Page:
An instant New York Times Bestseller
Finalist for the Dayton Literary Peace Prize
A Read with Jenna Today Show Book Club Pick
A thrilling debut that deserves your attention. -Ron Charles, the Washington Post
Written with the haunting emotional power of Elizabeth Strout and Barbara Kingsolver, an astonishing debut novel that explores the lingering effects of a brutal crime on the women of one small Texas oil town in the 1970s, longlisted for the Center for Fiction First Novel Prize and the VCU Cabell First Novel Award.
Mercy is hard in a place like this . . .
It's February 1976, and Odessa, Texas, stands on the cusp of the next great oil boom. While the town's men embrace the coming prosperity, its women intimately know and fear the violence that always seems to follow.
In the early hours of the morning after Valentine's Day, fourteen-year-old Gloria Ram rez appears on the front porch of Mary Rose Whitehead's ranch house, broken and barely alive. The teenager had been viciously attacked in a nearby oil field--an act of brutality that is tried in the churches and barrooms of Odessa before it can reach a court of law. When justice is evasive, the stage is set for a showdown with potentially devastating consequences.
Valentine is a haunting exploration of the intersections of violence and race, class and region in a story that plumbs the depths of darkness and fear, yet offers a window into beauty and hope. Told through the alternating points of view of indelible characters who burrow deep in the reader's heart, this fierce, unflinching, and surprisingly tender novel illuminates women's strength and vulnerability, and reminds us that it is the stories we tell ourselves that keep us alive.
This item is Non-Returnable
- ISBN-13: 9780062913265
- ISBN-10: 0062913263
- Publisher: Harper
- Publish Date: March 2020
- Dimensions: 9.1 x 6.4 x 1.5 inches
- Shipping Weight: 1.05 pounds
- Page Count: 320
The harrowing, heartfelt debut novel from Elizabeth Wetmore tells the story of a West Texas town reeling from an oil boom and a brutal rape case in the late 1970s. Surrounded by a harsh and beautiful landscape, the town of Odessa serves as a microcosm of the U.S., allowing Wetmore to explore themes of motherhood, sexism, capitalism, violence, immigration and race.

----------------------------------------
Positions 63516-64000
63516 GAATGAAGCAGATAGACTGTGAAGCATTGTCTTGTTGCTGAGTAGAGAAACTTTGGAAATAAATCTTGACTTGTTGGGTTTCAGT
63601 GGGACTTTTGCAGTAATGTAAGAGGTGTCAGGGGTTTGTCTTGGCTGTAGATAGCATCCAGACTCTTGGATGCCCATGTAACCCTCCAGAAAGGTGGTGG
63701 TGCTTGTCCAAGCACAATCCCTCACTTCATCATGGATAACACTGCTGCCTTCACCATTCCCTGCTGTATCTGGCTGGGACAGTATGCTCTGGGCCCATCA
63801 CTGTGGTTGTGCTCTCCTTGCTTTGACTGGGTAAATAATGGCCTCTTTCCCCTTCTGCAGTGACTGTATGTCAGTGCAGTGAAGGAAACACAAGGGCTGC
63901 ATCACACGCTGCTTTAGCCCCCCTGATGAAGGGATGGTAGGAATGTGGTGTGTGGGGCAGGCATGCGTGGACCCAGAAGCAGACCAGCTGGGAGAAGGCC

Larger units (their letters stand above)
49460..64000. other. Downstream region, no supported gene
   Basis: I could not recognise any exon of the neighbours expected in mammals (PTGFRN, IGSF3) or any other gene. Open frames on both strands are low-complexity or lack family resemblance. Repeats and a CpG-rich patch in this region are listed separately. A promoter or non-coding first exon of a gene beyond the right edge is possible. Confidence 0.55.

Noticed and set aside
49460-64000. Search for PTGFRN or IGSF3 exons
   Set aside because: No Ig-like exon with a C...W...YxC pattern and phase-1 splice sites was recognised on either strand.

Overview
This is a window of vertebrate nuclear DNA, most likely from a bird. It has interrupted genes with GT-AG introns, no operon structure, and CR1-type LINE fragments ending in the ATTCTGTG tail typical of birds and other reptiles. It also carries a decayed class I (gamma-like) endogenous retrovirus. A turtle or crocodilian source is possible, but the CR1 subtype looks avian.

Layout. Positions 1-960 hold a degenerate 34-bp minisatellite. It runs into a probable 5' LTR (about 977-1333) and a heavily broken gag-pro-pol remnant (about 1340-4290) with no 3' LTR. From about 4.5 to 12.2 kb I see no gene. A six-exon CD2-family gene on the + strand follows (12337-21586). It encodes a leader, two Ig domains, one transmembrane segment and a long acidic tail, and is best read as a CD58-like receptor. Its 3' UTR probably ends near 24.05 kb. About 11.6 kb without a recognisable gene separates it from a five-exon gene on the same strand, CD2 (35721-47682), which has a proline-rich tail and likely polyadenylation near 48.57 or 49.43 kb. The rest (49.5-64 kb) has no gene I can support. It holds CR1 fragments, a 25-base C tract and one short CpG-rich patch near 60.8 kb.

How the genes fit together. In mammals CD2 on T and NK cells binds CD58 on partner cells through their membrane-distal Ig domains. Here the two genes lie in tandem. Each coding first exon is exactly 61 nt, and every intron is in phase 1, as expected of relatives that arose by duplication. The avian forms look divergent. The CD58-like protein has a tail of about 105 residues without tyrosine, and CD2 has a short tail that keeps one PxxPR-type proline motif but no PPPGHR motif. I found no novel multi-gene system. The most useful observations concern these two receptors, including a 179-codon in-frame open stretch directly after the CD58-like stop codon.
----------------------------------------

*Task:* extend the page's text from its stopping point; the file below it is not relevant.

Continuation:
The story opens on 14-year-old Glory, the unrelenting sun shining down on her, her rapist fast asleep. Covered in cuts and bruises and suffering from organ damage, Glory silently wills herself to walk, to escape. To live. She comes to the farmhouse porch of pregnant Mary Rose, who sends Glory inside when the assailant, a young white man, comes to claim his “girlfriend.” Mary Rose denies Glory’s presence and holds tight to her rifle as she waits for the cops to arrive. After they take the villain into custody, Mary Rose can’t shake the feeling that she’s failed the girl. She’s compelled to testify in the case, which causes a rift between her and her husband. When Mary Rose subsequently moves into town, she meets her new neighbor Corrine, who’s drinking herself into oblivion as she mourns the recent loss of her husband. We also meet spunky 11-year-old Debra Ann Pierce, who steals cans of food to help a homeless war veteran. As the trial nears, Mary Rose receives daily threats from drunk townsfolk who call her horrible things.
With her children at home with Corrine, Mary Rose takes the stand to testify. It’s been hours and hours since she’s breastfed her newborn baby, and her vulnerability in this moment—and her sacrifices to get here—will leave readers contemplating the very nature of justice.
As these women navigate what is decidedly a man’s world with feminine grace, Valentine becomes a testament to the resilience of the female spirit. Wetmore’s prose is both beautiful and bone-true, and this mature novel hardly feels like a debut. You’ll wish you had more time with each of these powerful women when it’s over.
ALSO IN BOOKPAGE: Elizabeth Wetmore shares a glimpse of growing up in Odessa.